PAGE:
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Messages - E37

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TI Z80 / Re: Accurate Subsecond Timing
« on: March 09, 2024, 05:18:07 pm »
According to wikiti, TI-OS uses all but 1 timer for its own purposes.

This is the code that Axe uses to input and output to Ans:
Code: [Select]
p_StoreAns: ;sets ans to hl

p_RecalAns: ;reads ans into hl
ex de,hl

Axe / Re: MExp: A Monster's Expedition in Axe
« on: January 11, 2024, 08:32:16 pm »
You could use an interrupt to run it at a consistent rate which will give you smooth greyscale. Axe has commands to let you create one. The library GreyLib will let you get almost perfect greyscale without any flickering at all. It does use a lot of processing time to get that quality though so your program will run noticeably slower.

The Axe Parser Project / Re: Snake: What’s wrong?
« on: December 07, 2023, 03:22:48 pm »
Ans in Axe is TI-Basic's Ans. That means that changing it lets you communicate with TI-Basic but it is also as slow as using Basic. Speed isn't a problem for your code but you should avoid it in the future. I usually use the letter variables for scratch space.

ASM / Re: Stable offscript for TI-83+
« on: October 19, 2023, 01:27:41 pm »
what failsafe did you end up adding, it made it work now without any issues.
I added ld iy, flags. No idea why that fixed it. The hex for it is now FD21F089FDCB33CEC9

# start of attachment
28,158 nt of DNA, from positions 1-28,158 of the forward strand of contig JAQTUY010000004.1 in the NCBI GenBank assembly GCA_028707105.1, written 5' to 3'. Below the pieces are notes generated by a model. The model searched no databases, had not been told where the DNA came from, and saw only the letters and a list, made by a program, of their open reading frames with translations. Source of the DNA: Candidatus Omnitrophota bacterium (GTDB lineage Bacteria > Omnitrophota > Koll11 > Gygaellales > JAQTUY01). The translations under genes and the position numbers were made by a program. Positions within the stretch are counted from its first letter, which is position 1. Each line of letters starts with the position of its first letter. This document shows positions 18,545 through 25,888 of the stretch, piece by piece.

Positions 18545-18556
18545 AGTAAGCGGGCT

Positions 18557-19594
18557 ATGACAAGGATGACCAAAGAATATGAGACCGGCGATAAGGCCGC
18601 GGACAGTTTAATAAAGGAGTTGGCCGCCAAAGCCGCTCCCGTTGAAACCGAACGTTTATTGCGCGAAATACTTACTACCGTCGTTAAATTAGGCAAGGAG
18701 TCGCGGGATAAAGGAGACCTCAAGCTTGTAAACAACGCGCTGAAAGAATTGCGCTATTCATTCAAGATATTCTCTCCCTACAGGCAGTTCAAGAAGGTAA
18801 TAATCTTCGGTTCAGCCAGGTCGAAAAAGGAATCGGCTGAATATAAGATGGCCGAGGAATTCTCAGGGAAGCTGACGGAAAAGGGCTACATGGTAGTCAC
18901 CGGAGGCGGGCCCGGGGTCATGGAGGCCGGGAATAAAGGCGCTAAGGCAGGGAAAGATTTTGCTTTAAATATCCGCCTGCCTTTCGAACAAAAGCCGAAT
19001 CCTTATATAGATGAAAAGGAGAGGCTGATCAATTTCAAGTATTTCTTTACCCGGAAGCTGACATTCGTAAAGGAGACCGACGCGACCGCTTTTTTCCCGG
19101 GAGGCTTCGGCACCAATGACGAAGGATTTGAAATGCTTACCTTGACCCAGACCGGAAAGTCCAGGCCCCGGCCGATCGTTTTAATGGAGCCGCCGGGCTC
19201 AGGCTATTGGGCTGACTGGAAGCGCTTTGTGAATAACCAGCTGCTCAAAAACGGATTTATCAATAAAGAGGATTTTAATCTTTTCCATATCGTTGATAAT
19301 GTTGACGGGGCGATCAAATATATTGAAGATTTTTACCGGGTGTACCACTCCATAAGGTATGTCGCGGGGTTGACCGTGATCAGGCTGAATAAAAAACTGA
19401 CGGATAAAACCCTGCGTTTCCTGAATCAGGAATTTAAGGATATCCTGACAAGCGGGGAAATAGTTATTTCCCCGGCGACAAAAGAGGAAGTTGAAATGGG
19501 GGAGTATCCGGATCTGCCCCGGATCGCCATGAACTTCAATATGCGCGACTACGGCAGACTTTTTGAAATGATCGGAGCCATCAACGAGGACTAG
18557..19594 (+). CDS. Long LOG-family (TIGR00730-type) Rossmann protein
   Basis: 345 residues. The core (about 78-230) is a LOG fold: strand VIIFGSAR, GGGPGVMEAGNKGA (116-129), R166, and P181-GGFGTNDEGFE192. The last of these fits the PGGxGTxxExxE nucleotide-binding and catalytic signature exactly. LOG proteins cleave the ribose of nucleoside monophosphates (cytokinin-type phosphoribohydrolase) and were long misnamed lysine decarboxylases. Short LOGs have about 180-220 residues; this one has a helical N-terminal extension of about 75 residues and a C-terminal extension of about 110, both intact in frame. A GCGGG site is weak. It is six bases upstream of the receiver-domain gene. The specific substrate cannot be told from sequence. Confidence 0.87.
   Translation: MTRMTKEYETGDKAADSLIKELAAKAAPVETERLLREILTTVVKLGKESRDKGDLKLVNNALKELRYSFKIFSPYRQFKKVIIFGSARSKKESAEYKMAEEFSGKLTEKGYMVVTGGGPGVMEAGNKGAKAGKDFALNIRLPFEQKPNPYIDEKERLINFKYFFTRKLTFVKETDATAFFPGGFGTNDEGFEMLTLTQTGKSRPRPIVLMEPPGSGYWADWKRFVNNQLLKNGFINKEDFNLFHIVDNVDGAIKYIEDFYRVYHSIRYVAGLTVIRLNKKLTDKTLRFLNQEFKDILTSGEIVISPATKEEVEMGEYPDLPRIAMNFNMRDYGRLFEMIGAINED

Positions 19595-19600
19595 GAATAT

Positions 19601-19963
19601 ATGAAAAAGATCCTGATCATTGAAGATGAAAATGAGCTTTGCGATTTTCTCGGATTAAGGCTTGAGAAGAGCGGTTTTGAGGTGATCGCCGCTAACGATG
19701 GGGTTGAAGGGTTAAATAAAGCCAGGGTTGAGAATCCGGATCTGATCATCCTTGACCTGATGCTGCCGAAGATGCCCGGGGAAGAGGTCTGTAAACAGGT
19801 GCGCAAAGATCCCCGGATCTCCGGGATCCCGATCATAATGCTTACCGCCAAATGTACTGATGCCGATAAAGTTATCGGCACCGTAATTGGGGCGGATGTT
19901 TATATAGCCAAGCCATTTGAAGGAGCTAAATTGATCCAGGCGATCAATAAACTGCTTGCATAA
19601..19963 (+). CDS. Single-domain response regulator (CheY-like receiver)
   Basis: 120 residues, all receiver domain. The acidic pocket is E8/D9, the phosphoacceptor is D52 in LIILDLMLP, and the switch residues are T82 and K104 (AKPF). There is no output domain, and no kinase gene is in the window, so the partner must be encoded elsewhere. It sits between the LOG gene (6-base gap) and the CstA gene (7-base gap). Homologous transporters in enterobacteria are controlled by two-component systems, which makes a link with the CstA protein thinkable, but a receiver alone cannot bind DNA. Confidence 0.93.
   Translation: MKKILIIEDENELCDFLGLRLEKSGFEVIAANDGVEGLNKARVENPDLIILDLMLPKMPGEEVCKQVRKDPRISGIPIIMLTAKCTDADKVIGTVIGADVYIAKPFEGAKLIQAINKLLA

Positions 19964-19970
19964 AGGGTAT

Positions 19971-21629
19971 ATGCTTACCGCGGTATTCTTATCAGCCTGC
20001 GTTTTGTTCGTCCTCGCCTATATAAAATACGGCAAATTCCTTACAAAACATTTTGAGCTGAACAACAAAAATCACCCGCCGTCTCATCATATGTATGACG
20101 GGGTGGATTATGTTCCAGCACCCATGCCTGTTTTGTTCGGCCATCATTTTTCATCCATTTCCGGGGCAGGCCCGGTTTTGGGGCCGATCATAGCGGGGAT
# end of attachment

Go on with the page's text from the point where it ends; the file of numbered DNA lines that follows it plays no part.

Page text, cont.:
Code: [Select]
#include ""

.db $BB, $6D
ld iy, flags
set 1, (iy+33h)

is there a way to decompile compiled asm programs?
Yes, but only to the text based assembly instructions like I have been posting. Unless you understand them, you won't gain much from decompiling. There are probably tools to do it but I'll cover the manual way since it is good enough for most situations.
First you need to get the code you want to disassemble into hex. Writing an Axe program to do that is pretty trivial.
Once you have it in hex, you just need the opcode table. I use this one. Then you look up the hex in the table.
To cover the hex I gave you earlier:
FD21F089 translates into ld, iy, 0x89F0. If you check in, you will see that the value of 'flags' is 0x89F0. The first byte of that instruction 'FD' is a prefix that tells you to go to the IY section. The second is '21' which is ld iy, nn which loads the next two bytes into iy. The next two are F089. Since the z80 is little endian, the byte order is reversed which gives 0x89F0 as the value for the instruction.
FDCB33CE translates to set 1, (iy + 0x33). (0x33 and 33h are different ways of writing the same thing) It again uses the IY section and then another to go to the IY bits. Its 3rd byte is actually the offset so the 4th one is the instruction set 1, (iy + n)
C9 is a single byte and translates to ret.
Following those steps will let you translate any assembly program to readable instructions and let you go the other way and convert instructions to hex.

what does mov9ToOP1 do?
i tried googling it but cant find anything, that and the .db i cant find
I've been reading the manuals both for Z80 and Ti-83+ system routines, and the system routines manual uses it to but neither explain what it do.

(i've never used C before either which definitely doesn't help here, i only know python and Basic, so some of these might be common things i just never learned about. if they are what other things can i look up to get more info bc every search with ti-83 and z80 dont give me anything)